We did contact a couple of companies just to find out what the cost of the trip we wanted to do might cost but that made us more determined to put it together ourselves.
But if you have limited time and want the convenience of things being planned for you, then organised is the way to go.
11 Hours In This Jeep, With Nine People Is Not The Most Comfortable Journey
Guide Or No Guide
Once we decided we wanted to organise the trek ourselves the next choice was, did we want to hire a guide or porter for the trek?
You can hire guides who will obviously guide you but not usually carry much in the way of bags for you or you can hire a porter who won’t usually give you the info that a guide will but will carry all your gear for you and you can also hire a kind of hybrid between the two who will guide to a certain extent and also carry some gear.
At the time ( March 2017 ) a guide would have cost us $20 US a day and a porter approx $15 US a day.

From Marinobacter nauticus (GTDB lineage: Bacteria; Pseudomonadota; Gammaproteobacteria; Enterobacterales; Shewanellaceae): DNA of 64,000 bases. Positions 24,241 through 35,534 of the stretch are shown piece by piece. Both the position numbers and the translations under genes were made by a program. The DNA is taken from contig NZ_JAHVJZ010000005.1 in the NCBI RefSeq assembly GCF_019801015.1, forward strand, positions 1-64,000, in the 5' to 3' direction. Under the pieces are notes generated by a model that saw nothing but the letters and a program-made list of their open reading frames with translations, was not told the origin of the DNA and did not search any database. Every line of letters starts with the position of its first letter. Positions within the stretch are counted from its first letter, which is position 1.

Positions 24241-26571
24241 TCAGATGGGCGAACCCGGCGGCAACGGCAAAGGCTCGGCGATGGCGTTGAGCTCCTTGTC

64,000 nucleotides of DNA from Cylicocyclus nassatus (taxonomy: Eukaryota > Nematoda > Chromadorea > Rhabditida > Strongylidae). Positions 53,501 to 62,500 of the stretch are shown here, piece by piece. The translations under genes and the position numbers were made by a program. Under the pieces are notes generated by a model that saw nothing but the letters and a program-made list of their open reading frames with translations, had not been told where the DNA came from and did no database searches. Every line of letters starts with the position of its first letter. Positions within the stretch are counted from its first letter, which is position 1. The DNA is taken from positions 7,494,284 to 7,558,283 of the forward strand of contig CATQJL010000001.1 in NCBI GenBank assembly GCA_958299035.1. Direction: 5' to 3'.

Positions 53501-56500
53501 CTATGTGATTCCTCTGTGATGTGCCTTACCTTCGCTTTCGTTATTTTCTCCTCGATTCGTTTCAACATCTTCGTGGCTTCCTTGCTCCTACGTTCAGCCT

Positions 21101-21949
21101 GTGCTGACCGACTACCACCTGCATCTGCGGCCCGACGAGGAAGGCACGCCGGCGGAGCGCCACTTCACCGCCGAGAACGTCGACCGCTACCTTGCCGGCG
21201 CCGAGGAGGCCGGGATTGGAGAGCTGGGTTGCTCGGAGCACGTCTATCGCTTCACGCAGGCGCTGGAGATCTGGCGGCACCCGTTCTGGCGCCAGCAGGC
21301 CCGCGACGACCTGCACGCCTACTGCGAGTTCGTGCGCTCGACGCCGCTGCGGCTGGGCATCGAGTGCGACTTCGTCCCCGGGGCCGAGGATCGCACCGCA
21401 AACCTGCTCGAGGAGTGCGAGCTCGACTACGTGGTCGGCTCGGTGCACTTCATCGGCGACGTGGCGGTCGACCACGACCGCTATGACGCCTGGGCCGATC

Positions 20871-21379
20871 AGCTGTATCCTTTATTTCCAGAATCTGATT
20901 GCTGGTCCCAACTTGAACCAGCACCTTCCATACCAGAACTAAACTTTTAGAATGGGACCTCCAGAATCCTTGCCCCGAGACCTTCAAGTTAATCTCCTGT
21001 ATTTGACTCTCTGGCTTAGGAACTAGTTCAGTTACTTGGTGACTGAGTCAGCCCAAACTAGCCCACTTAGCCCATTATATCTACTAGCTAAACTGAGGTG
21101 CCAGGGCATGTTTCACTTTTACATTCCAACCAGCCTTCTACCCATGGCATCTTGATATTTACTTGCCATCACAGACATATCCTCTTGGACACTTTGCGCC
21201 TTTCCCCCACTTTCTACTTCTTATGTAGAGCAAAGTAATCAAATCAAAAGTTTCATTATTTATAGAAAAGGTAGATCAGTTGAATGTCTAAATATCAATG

We knew that the trek we were planning would maybe last about 30 days so if you do the maths you know that is quite a bit of money to hire a guide etc.
We also had researched the route and were pretty confident that we didn’t want to have a guide or porter.
For us it was part of the challenge to guide ourselves and carry our own gear.
Now the other important thing to bear in mind is the dangers of altitude and how a guide can help you.
We had trekked in the Nepal Himalaya before and I had been on a mountaineering expedition to Mount Mera at over 6,000 meters several years previous.
So we had experience of altitude and the dangers involved and what to look out for in each other to minimise the risk to us.